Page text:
Nine-year-old Jayden has always been a shy child. Communication challenges make it difficult for him to connect with people, but thanks to a new initiative at UBC’s faculty of medicine, his parents have a seen a big change in him.
Jayden uses an Augmentative and Alternative Communication (AAC) device, which is an electronic pad or “talker” that allows him to type words rather than communicate verbally. Speech apraxia, a motor speech challenge, makes it difficult for him to speak. His parents, Joseph Kwan and Joyce Lo, struggled to find the resources and training Jayden needs here in British Columbia to build his communication skills and make the most of his AAC device.
“We attended a program in the U.S. and it was a transformative experience for our family,” Joyce says. “We wanted to create a similar experience for other families here in B.C.”
This summer, they joined the UBC faculty of medicine’s School of Audiology and Speech Sciences (SASS) to launch Camp CONNECT, a program that brings together people living with developmental and acquired communication challenges and offers UBC students an authentic and in-house clinical training experience.
“The idea was to give students the chance to use their clinical skills in a real-world setting, learn from the people they serve, and offer a place for connection,” says Eavan Sinden, the event faculty lead and a Speech Language Pathology clinical instructor at SASS. “Many of the participants were at particular risk for social isolation even before COVID. So the primary goal was to serve the campers, empathize, and be there for our community.”
Students lead the way
First-year Speech-Language Pathology (SLP) students led Camp CONNECT with support from second-year students and clinical faculty members. The students received training before the camp, then worked as communication facilitators to support the participants.
One group was comprised of children like Jayden, ages six to 12, living with physical or developmental challenges and who use AAC. The other group was adults with aphasia, which refers to an acquired language impairment due to brain injury that can affect the production and/or comprehension of speech and the ability to read or write.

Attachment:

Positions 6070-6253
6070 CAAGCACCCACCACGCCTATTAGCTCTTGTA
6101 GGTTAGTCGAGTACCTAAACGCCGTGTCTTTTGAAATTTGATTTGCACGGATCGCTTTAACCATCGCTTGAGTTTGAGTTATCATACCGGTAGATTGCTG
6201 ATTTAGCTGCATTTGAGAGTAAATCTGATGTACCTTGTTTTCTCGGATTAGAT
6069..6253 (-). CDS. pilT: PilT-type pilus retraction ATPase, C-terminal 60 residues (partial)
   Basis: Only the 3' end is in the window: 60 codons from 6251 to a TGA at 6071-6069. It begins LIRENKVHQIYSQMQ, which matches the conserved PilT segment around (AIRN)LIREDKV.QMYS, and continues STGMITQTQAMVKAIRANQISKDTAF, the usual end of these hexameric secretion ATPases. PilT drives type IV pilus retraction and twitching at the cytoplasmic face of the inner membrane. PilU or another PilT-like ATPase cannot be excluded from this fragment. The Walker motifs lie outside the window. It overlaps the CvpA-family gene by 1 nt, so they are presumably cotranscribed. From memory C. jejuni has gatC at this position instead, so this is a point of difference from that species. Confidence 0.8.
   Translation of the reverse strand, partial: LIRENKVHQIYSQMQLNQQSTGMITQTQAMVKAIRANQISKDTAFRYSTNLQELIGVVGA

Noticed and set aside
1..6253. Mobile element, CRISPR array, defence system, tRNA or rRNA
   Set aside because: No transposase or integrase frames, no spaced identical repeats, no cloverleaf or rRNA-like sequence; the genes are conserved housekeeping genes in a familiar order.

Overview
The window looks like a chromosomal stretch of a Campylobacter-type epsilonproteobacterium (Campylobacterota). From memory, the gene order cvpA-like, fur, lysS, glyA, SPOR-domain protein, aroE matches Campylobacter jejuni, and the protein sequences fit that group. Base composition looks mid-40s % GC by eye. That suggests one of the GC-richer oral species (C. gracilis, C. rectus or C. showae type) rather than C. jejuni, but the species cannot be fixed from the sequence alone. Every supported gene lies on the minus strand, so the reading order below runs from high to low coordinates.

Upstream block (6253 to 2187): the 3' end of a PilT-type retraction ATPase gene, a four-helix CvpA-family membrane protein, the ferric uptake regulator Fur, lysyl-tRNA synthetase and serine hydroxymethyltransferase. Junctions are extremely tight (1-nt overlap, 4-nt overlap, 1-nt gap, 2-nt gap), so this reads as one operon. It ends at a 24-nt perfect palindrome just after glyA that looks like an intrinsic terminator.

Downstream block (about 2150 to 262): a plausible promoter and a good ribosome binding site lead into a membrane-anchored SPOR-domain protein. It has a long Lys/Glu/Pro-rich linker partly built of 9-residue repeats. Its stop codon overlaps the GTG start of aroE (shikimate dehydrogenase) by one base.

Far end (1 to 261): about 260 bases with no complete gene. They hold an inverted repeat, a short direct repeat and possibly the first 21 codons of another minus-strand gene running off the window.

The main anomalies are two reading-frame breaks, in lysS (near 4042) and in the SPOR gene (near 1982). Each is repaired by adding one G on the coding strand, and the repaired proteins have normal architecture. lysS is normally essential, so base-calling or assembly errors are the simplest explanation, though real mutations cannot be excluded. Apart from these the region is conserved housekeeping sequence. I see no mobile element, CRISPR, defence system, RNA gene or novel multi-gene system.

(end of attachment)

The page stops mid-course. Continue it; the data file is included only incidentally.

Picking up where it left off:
Carlin Bannister, a first-year SLP student, worked closely with two children at the camp. One game she facilitated allowed them to communicate through devices with pre-programmed words, including greetings.
“They would go back and forth using the device to say ‘Hello’ to each other and I think they were so excited to be able to be heard,” Bannister says. “Seeing they could have impact, and that they could communicate with someone and have them respond, was really powerful.”
Vicky Ripley, also a first-year SLP student, was a facilitator in the camp for adults with aphasia and learned how every person uses different combinations of strategies for communication.
“It was valuable to connect adults with aphasia so they could learn how others with similar communication challenges live successfully,” she says. “It can be encouraging to see others at different stages of their journey. One adult camper who recently had a stroke told us that hearing the story of someone who went through similar challenges years ago and improved, gave him hope.”
Shifting the power structure
For participants like Jayden, the impact of Camp CONNECT was apparent right away.
“He started typing the names of his camp communication facilitators during breakfast before camp, which showed how much he enjoyed and appreciated the experience,” his mom Joyce says. “We showed the students a photo of their names on his AAC Device and it was a memorable moment for all.”
Sinden says the role of SLP practitioners is to help ensure everyone is heard and seen.
“We teach students to acknowledge and reveal the competence of their clients. We may be surprised at assertions they may make,” she says. “Camp CONNECT changed the premise of working with our clients. The inherent power imbalance between clinician and client was shifted so that the clients were in charge.”
Joseph, Jayden’s dad, agrees.
“Just like other children, Jayden has thoughts, emotions, feelings,” he said. “These AAC devices and initiatives like Camp CONNECT help kids like Jayden express what they want and how they feel.”
Joyce adds that, since Jayden attended the camp, his education assistant at school has also noticed a big difference in Jayden’s communication, even calling him “a chatterbox.”
For students like Bannister, Camp CONNECT not only helped them gain new skills, but reaffirmed their passion for speech therapy.
“I learned so much from these kids. I think it really changed my life,” she says. “I think that a lot of people may have judgments towards those who are not like them. Giving people the chance to take their time, say what they want to say, move how they want to move — it’s so important. Our job, as speech therapists in training, is to help create that space.”
Camp CONNECT was made possible by the support and contributions of Reiko Anderson, Marcia Choi, Cheryl McGee, Dr. Jeff Small, March of Dimes Canada, the UBC Faculty of Medicine Development Office and the SLP Clinical Leads. Along with Joyce and Joe, the Camp CONNECT advisory committee included an adult with aphasia and his wife, a retired speech-language pathologist who was a leader in the field.
For updates about possible future camps, please visit the School of Audiology and Speech Sciences website or follow @UBC_sass.